RARA-AVIS: Marlowe as Arthurian hero?

From: Mario Taboada ( matrxtech@yahoo.com)
Date: 26 Jul 2002

If Chandler was thinking of making Marlowe an Arthurian hero, I wonder which model he had in mind.

Arthur? Hardly a model. Ineffectual at solving a domestic situation. Often cranky. Very likely did not satisfy his wife sexually (too busy with work and hanging out with the boys).

Launcelot? Impulsive, unprincipled, gains a few points for satisfying his best friend's wife sexually, but loses them for being a traitor. Lots of points for valo(u)r.

The closest seems Galahad, especially as seen by Tennyson, whose poetry Chandler must have known:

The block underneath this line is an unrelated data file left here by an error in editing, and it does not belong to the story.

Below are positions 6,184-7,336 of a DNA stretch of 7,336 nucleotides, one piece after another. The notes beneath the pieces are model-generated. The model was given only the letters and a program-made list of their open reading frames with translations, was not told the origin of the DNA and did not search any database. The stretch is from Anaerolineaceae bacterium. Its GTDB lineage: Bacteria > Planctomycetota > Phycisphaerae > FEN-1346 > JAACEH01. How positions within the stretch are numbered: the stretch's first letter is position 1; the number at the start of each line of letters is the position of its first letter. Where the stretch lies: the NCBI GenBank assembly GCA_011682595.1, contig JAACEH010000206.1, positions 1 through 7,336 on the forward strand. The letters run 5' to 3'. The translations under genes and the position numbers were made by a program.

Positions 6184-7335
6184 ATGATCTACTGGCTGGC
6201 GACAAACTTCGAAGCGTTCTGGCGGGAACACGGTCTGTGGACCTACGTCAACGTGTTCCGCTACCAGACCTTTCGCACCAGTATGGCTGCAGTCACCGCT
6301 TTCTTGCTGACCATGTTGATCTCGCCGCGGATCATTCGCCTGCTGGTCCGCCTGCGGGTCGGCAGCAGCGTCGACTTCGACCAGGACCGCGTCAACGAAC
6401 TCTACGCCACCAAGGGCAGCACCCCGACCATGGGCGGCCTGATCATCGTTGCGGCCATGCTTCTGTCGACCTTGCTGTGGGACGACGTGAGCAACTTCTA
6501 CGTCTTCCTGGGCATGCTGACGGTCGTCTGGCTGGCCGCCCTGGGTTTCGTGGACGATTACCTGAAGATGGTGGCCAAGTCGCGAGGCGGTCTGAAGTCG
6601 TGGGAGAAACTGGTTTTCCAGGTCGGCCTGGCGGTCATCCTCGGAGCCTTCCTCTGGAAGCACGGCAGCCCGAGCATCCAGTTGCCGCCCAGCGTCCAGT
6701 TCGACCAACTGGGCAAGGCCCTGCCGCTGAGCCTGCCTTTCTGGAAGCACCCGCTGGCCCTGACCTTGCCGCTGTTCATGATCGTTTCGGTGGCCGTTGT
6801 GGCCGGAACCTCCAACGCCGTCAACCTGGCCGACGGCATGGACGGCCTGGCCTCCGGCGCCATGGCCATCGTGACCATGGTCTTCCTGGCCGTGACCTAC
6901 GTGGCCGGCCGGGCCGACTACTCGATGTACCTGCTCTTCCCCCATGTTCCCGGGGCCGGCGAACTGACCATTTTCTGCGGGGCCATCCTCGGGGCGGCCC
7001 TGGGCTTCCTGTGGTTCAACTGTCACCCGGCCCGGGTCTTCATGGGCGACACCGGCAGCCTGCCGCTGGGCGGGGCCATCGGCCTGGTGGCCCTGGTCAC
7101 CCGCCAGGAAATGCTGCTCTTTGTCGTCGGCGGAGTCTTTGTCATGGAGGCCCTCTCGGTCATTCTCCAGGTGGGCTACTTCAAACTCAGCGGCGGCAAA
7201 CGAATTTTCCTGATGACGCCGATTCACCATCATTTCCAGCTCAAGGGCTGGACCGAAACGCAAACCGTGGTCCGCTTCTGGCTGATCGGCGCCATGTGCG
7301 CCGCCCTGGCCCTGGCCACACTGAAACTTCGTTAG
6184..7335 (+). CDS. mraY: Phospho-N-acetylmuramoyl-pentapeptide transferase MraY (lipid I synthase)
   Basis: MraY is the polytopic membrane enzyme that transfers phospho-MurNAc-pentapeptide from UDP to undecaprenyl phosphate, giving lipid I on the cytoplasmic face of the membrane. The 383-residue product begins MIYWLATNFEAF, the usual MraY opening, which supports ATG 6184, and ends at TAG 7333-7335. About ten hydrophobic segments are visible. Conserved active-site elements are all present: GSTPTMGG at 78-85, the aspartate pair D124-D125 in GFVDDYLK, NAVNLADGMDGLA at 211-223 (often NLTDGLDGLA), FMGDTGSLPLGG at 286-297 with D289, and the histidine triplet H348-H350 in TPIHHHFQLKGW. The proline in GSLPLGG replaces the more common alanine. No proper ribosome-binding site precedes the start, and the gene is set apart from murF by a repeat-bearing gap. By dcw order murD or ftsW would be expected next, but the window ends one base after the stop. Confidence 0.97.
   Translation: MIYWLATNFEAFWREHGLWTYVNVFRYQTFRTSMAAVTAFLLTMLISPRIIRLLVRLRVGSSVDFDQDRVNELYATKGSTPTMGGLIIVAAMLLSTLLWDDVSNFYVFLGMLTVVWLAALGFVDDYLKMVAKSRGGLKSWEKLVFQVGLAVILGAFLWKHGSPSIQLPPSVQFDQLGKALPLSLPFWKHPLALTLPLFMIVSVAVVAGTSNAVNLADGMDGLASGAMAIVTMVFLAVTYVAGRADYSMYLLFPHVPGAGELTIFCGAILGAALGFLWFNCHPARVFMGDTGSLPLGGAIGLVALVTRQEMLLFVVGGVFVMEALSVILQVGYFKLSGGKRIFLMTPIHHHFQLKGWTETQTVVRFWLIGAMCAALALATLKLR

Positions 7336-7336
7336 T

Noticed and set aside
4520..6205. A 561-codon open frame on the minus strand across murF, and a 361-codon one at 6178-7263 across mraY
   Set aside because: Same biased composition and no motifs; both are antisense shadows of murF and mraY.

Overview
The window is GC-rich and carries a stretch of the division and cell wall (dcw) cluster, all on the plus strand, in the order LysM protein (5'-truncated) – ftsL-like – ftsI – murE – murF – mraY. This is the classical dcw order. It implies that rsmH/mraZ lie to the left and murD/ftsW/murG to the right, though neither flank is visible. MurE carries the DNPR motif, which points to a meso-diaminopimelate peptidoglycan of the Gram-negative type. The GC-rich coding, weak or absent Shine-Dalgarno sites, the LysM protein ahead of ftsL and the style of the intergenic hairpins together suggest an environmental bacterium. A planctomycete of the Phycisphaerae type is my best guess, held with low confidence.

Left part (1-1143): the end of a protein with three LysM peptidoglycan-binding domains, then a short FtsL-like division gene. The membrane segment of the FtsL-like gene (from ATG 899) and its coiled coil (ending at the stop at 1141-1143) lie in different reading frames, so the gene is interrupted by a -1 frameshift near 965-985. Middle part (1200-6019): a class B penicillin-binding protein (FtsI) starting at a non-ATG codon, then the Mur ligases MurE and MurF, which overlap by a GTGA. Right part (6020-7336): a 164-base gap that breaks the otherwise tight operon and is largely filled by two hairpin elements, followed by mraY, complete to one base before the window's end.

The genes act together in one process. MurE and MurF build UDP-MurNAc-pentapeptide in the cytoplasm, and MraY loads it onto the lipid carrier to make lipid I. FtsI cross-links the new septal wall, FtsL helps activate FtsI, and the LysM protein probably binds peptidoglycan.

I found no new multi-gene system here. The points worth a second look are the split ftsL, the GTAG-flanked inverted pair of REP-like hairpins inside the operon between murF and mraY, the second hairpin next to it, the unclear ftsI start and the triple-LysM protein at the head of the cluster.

How sweet are looks that ladies bend On whom their favours fall! From them I battle till the end, To save from shame and thrall: But all my heart is drawn above, My knees are bow'd in crypt and shrine: I never felt the kiss of love, Nor maiden's hand in mine. More bounteous aspects on me beam, Me mightier transports move and thrill; So keep I fair thro' faith and prayer A virgin heart in work and will.



"The skill of man is unequal to the formation of a new man from old materials, but the battered tenement may, with care, be long sustained by props" -- From Becklard's Physiology.

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